A community garden centre in Swinton is aiming to become a community resource to support people’s health and well-being.
Ian Bocock, who runs Cleavley Community Forest Garden, said he wants people to be able to access the site to support their mental health and well being.
He says a visit to the site might be prescribed instead of medication by GPs.
“So if somebody is presented at their GP, and isn’t feeling quite right and has a little bit of anxiety, maybe they can come and join a group here and be involved in an outdoor activity instead of being put on some sort of medication when really what they want or need maybe is just to develop a network of supporting people who can help them get through that.”
Already in 2021, the community garden has seen the installation of a poly-tunnel, which helps crop growth in the winter, the ‘Ivy Den’ café and the start of their community edible garden.
However Bocock, the Director and Horticulture Educational Lead at IncrEdible Education, has an even bigger plan that could help the Garden in the future – solar power.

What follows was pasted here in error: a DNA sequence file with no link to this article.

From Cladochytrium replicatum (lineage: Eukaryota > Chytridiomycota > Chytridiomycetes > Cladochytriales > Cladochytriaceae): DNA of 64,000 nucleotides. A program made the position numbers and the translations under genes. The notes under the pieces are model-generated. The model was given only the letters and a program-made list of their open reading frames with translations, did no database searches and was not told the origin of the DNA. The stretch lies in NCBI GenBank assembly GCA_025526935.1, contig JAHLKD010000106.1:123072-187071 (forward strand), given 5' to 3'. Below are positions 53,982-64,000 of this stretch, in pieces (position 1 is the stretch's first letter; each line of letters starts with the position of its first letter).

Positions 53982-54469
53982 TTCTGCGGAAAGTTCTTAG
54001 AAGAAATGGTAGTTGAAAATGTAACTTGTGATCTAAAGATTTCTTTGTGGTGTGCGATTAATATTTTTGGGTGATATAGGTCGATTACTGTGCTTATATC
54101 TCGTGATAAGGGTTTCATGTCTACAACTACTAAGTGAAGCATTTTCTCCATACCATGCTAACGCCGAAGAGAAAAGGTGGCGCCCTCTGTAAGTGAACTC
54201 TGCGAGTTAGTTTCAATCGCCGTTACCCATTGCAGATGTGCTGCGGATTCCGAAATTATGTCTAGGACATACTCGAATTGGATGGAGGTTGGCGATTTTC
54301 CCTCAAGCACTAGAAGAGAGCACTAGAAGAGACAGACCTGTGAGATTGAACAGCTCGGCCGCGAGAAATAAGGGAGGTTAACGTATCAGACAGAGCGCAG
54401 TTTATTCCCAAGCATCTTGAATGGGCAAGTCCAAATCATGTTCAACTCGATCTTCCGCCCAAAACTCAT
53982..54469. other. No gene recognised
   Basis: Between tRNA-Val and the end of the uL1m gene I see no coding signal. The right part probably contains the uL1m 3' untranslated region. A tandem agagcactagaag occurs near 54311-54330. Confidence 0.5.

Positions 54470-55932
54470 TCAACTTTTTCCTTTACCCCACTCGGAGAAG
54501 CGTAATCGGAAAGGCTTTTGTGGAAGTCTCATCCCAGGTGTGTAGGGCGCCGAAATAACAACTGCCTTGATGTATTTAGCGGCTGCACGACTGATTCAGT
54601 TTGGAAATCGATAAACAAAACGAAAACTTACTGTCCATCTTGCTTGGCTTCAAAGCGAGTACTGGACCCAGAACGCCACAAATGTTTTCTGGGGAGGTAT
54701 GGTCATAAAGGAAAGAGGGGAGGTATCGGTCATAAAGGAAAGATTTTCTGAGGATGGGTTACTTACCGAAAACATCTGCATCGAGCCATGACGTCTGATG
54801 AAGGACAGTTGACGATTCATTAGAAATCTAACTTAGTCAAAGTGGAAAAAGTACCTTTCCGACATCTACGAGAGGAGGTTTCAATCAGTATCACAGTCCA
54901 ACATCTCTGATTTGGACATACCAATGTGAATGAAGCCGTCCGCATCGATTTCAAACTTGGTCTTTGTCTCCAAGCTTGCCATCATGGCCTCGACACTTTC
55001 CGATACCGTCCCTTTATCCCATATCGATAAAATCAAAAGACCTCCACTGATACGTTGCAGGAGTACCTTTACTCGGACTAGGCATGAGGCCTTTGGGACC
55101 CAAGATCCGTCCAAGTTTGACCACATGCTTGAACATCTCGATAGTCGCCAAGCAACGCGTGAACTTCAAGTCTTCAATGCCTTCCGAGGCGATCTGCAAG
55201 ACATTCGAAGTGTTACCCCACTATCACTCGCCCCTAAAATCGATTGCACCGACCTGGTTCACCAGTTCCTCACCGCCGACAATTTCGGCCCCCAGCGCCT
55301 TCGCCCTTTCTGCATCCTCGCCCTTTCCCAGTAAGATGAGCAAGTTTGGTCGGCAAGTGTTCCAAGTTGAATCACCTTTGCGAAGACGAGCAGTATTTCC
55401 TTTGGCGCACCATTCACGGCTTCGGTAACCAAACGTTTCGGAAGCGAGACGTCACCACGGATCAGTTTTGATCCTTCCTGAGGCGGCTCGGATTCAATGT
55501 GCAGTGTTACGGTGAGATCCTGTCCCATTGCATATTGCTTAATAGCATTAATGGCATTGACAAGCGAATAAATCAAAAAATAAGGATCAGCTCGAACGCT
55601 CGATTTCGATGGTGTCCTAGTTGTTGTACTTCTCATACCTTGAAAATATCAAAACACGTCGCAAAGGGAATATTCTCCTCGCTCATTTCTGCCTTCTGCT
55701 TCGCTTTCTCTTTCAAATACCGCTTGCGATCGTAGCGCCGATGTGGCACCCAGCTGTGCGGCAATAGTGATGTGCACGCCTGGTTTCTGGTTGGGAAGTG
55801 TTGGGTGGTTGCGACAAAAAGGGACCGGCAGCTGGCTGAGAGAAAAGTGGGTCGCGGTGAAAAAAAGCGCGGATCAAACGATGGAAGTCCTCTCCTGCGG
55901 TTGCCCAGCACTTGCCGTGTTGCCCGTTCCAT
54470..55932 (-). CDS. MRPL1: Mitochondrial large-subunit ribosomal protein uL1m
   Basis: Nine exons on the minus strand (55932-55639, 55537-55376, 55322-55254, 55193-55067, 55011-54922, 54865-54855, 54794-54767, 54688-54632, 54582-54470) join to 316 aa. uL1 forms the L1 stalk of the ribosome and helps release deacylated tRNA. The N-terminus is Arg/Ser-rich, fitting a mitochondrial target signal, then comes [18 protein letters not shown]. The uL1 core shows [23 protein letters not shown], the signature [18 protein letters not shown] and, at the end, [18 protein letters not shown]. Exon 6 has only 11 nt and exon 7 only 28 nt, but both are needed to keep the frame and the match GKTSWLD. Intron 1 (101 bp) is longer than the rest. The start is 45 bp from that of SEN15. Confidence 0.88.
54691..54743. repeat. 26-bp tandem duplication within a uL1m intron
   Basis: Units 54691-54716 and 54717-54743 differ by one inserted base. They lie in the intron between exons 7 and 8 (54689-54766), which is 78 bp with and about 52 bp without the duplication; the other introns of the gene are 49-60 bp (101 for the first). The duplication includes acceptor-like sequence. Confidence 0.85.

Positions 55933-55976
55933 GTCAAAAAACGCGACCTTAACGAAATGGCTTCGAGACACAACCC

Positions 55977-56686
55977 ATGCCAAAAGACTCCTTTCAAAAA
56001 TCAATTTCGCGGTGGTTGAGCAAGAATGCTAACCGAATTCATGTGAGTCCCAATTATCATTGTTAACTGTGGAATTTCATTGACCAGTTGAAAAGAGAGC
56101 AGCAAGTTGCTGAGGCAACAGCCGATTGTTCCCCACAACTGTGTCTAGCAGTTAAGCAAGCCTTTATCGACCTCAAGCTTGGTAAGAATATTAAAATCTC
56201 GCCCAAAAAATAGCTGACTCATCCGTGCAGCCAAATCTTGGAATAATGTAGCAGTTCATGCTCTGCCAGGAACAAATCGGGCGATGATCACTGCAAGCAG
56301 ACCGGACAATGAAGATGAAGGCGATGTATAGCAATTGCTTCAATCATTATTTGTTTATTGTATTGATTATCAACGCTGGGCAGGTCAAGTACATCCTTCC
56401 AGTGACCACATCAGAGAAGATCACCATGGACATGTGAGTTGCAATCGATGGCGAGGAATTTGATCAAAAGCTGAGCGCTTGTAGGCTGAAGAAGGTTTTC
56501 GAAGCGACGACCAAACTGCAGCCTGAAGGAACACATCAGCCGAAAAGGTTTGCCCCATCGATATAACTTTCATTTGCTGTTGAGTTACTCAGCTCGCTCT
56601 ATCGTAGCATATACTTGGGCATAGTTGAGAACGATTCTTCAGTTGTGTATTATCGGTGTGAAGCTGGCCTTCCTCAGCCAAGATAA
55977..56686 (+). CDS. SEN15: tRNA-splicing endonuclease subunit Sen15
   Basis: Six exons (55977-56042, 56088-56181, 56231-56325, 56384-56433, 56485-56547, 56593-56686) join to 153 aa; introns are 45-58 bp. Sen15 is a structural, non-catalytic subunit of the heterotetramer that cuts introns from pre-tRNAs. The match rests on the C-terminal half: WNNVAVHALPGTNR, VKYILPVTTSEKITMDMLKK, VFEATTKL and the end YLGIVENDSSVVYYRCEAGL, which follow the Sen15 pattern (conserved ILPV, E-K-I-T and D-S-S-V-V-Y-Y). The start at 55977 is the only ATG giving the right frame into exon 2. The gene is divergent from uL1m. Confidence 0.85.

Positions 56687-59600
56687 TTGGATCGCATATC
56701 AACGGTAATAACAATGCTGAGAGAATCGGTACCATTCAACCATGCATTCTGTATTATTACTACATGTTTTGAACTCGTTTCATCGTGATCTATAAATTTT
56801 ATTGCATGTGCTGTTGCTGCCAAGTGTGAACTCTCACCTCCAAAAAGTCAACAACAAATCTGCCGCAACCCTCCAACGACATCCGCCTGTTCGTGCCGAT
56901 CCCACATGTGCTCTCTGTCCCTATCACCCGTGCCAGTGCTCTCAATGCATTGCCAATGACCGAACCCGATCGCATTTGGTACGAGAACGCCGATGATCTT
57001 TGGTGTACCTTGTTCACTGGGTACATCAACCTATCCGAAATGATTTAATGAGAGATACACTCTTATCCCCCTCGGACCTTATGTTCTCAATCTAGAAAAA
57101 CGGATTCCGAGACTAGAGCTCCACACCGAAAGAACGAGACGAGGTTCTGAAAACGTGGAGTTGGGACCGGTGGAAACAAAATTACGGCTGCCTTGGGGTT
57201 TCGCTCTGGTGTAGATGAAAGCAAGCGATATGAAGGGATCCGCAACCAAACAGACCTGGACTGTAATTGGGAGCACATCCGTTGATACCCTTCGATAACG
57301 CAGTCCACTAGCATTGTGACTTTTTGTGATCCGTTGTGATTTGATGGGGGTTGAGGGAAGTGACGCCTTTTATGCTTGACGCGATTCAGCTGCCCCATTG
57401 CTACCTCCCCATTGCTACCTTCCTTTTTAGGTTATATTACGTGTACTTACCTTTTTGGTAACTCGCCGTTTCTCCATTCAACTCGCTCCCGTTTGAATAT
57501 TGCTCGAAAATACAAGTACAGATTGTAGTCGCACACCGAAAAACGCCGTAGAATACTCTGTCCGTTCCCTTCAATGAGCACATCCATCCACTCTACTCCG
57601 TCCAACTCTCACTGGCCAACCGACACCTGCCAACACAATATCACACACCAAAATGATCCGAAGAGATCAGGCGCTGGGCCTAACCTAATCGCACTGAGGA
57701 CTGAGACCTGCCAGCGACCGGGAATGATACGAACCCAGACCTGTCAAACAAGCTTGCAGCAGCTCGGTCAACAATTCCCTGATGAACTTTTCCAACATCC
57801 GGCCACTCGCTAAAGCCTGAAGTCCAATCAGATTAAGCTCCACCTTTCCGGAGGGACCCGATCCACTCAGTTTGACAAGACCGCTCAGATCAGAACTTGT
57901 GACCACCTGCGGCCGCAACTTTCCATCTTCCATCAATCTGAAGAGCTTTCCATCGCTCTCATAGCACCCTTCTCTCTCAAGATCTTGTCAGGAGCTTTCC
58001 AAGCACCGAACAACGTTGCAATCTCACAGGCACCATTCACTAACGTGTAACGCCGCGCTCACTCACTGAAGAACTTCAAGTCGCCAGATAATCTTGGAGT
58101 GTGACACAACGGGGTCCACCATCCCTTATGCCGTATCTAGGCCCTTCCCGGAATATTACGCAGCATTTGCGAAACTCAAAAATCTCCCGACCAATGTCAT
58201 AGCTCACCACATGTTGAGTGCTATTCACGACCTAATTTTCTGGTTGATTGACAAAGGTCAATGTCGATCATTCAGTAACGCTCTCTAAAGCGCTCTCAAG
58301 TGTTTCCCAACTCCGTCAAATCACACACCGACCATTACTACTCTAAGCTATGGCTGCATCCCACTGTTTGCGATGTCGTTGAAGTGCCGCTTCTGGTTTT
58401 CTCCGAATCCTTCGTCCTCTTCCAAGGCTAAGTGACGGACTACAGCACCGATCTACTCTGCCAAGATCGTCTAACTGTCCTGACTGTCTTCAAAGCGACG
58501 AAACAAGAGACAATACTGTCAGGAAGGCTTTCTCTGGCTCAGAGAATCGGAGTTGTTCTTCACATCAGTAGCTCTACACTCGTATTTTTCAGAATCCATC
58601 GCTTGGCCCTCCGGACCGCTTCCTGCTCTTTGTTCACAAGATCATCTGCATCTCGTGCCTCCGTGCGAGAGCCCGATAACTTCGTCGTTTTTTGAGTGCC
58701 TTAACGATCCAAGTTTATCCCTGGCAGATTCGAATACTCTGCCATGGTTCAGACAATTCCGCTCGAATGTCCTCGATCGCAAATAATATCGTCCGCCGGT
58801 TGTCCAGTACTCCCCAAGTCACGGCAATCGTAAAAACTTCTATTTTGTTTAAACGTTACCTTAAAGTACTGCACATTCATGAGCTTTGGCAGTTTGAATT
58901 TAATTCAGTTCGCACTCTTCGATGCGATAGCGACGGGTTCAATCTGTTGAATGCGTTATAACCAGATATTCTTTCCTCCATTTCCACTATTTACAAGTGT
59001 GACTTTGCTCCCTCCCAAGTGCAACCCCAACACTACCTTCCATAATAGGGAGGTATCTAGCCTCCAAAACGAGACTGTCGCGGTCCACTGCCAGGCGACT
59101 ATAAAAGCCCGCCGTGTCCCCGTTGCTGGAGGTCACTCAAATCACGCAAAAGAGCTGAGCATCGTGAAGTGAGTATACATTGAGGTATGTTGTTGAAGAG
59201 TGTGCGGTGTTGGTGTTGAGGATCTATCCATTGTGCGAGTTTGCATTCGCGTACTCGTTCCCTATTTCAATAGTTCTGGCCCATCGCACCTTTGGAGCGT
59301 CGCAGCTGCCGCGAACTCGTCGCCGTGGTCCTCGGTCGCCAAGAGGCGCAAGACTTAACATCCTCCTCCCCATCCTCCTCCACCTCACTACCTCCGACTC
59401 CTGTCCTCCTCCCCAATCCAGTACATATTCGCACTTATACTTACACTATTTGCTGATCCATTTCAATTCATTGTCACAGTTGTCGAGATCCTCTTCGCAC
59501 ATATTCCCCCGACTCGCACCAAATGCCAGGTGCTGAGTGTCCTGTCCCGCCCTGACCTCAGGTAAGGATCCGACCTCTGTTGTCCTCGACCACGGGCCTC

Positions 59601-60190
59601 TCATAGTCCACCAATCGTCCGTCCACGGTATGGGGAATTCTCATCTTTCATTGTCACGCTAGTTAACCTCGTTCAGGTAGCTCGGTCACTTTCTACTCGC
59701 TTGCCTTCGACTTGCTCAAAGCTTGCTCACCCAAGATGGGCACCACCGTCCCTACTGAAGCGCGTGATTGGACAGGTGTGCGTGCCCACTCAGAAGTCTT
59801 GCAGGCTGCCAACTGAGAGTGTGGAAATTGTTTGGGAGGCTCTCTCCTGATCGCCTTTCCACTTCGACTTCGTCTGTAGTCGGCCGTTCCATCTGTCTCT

Bocock said: “One of our investment ideas and developments is we’d like to get a power supply here, an electrical power supply, but we’d really love to be able to generate that through solar power.
“So instead of us taking from the grid, it’s actually being able to give back to the grid. Now, there’s a lot of trees around here, but we do get a lot of sunlight.
“So maybe potentially solar would be a good way of doing that, whether or not we could generate through wind power, because we’ve got quite a little micro climate going on here because we’re completely surrounded.”
At the moment, the food grown at the community garden is taken home by the volunteers – however there is hope that this could grow even wider.
“This space really has its limitations if we were ever going to go to trying to grow food,” Bocock started, “but we would love to develop that as a wider concept from here.
“So this is like where you will come and look at how do we start that, but then how do we scale that up into having some fields where we can actually grow produce – which will then make an impact on sort of food and food being travelling lots of miles as opposed to being very local.”
Bocock’s main hope, though, was that the garden would belong to the local people: “What we always wanted to achieve by opening up this site was that it became a community asset, although we manage it – it belongs to the local community.”